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September 2, 2015

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Horsford intent on securing money for Las Vegas anti-terrorism center

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Steve Marcus

Capt. Al Salinas, left, gives a tour of the Southern Nevada Counter-Terrorism Center, also known as the Fusion Center, to Congressman Steven Horsford (D-NV) at Metro Police Headquarters Thursday, May 2, 2013. Officials at the center are concerned that budget cuts that might negatively affect its operations.

Horsford Tours Fusion Center

Capt. Al Salinas, left, gives a tour of the Southern Nevada Counter-Terrorism Center, also known as the Fusion Center, to Congressman Steven Horsford (D-NV) at Metro Police Headquarters Thursday, May 2, 2013. Officials at the center are concerned that budget cuts that might negatively affect its operations. Launch slideshow »

The Boston Marathon bombings happened more than 2,700 miles away, but for the men and women working on the third floor of a Metro Police building, that couldn’t have mattered less.

They were monitoring every emerging detail, every lead, every newscast with this in mind: Was it the start of something bigger? And could Las Vegas be the next target?

“We want to know as much as we can for Las Vegas’ sake,” Assistant Sheriff Gregory McCurdy said Thursday while talking about the Southern Nevada Counter-Terrorism Center.

His audience was Rep. Steven Horsford, a member of the Homeland Security Committee, who toured the SNCTC — otherwise known as the “fusion center” — as part of his plan to lobby for federal funding.

Law enforcement officials are worried the fusion center might not make the cut for federal funding, which makes up the bulk of its budget, this year. Las Vegas fell three spots, from 30 to 33, on a list of U.S. cities ranked for their vulnerability to a terror attack.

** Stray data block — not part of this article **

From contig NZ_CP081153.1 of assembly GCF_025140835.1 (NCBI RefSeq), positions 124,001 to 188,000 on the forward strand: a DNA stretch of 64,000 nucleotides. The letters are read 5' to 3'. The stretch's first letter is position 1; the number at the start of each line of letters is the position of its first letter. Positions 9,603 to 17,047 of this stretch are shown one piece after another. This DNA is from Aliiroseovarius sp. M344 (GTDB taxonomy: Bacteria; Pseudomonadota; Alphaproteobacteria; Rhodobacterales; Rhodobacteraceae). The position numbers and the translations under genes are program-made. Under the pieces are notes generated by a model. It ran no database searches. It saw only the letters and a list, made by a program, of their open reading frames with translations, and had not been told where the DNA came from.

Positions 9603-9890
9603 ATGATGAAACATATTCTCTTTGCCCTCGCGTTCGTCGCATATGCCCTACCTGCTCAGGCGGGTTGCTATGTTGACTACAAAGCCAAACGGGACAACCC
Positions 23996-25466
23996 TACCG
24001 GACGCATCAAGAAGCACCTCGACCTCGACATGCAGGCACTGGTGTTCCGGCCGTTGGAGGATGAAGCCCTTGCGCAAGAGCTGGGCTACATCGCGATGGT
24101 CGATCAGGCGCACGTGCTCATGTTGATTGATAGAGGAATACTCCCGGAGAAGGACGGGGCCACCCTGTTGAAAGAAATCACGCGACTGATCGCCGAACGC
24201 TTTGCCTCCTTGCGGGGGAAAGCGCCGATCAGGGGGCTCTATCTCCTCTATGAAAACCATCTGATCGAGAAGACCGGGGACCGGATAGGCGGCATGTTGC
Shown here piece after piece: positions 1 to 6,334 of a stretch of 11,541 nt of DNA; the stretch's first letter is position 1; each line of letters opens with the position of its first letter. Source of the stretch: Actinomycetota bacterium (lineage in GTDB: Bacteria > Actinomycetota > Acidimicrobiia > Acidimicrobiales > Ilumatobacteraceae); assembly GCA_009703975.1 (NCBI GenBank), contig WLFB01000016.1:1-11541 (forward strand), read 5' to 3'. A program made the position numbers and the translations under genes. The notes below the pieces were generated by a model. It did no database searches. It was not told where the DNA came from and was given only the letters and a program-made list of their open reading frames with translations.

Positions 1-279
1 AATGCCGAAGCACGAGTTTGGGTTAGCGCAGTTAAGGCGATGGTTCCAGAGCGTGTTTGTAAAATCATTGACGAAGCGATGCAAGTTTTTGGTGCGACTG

A related federal program will only award grants to 25 cities this year, said Capt. Al Salinas, director of the fusion center. He expects to learn the outcome later this month.

“The fear is we won’t rank at 25,” he said. “If we don’t rank, we don’t get funding.”

The fusion center’s primary goal is to collect information, develop intelligence and disseminate it, officials said. In the process, that means analyzing reports of suspicious activity, thwarting school violence and protecting critical infrastructure, among other functions.

Last year, the anti-terrorism center — a cross-section of local, state and federal law enforcement agencies — received $1.8 million in federal funding, the lowest amount in its existence.

“I’ve lost staff, but we have reorganized and do more with less,” Salinas said.

The center also has saved money by relocating from its location near McCarran International Airport to Metro’s headquarters. An absence of federal funding wouldn’t shutter any doors right away, but it would inhibit necessary growth, Salinas said.

The fusion center oversees an area covering 7,560 square miles that plays host to more than 38 million tourists annually.

In federal threat assessments, however, the entire Las Vegas Strip is only considered one asset despite numerous casinos and resorts lining the famous stretch of road. And that irks local politicians and law enforcement officials alike.

Horsford said he was committed to bringing a strong message to the nation’s capital that boils down to this: Help keep Las Vegas safe.

“We have to prioritize funding for our homeland security,” Horsford said after the tour. “It’s critical we keep Southern Nevada and other communities like it throughout our country safe.”

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